All Governments Lie! The Life and Times of Rebel Journalist I.F. Stone
(By Myra MacPherson; Scribner; 564 pages; $25 cloth)
Journalists used to get their start at the age kids these days start delivering papers. Born in Philadelphia in 1907, left-wing reporter I.F. Stone came from this era, and in this overstuffed biography, Myra MacPherson tells his story. From his early days reporting at the Philadelphia Record to the many years he spent as a correspondent at The Nation, Stone was a fabulous gumshoe who knew to always distrust politicians and governments. Impatient with mainstream publications and having survived the demise of two startups, he began publishing his I.F. Stone's Weekly in the 1950s, during the worst of the Red Scare. Stone eventually grew his publication to an impressive 70,000 circulation and used it like a bully pulpit, only facts, not rhetoric, were his strongest weapons. "His fans often said that they would read The New York Times on an issue, then read Stone, and recognize that Stone was providing more insights," writes MacPherson. This book elegantly reminds us we could use him today, too.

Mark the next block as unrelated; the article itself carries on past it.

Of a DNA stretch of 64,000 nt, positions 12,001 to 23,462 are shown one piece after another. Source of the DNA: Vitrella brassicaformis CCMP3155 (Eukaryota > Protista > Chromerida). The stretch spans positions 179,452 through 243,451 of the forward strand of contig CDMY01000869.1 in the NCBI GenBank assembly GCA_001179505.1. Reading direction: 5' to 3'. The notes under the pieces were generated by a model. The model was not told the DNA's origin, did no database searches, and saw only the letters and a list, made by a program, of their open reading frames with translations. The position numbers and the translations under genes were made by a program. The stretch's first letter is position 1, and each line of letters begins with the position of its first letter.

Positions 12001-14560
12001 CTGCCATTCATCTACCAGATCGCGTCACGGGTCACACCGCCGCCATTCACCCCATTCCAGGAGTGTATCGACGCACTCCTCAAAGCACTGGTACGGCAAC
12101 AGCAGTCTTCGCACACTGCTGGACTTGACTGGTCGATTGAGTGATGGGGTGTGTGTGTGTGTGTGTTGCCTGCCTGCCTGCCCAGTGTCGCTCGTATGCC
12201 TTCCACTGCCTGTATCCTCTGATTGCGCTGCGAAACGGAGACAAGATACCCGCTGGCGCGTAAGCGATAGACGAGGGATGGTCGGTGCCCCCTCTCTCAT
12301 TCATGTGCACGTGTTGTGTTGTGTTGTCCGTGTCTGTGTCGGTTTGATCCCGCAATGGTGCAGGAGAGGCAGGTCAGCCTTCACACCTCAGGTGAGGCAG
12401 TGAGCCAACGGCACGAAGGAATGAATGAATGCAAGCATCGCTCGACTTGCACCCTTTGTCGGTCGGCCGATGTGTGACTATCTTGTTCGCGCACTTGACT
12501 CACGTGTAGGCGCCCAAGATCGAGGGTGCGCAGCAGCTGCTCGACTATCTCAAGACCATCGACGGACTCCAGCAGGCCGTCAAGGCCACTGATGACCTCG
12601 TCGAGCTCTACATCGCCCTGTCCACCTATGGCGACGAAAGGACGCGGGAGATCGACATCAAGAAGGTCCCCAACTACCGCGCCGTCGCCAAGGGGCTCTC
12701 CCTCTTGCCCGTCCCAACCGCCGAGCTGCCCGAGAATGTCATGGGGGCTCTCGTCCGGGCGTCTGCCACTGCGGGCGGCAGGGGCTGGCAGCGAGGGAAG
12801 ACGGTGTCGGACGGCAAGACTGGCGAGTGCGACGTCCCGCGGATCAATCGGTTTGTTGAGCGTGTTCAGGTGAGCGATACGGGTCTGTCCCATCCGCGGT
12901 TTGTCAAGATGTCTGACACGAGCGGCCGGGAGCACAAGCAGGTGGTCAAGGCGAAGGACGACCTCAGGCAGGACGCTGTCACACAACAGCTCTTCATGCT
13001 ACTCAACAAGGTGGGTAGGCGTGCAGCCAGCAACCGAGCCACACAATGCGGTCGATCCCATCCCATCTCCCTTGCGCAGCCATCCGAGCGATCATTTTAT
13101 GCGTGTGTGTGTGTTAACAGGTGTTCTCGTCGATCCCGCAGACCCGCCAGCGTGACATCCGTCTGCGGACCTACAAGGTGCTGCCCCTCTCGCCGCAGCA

Review by John Freeman
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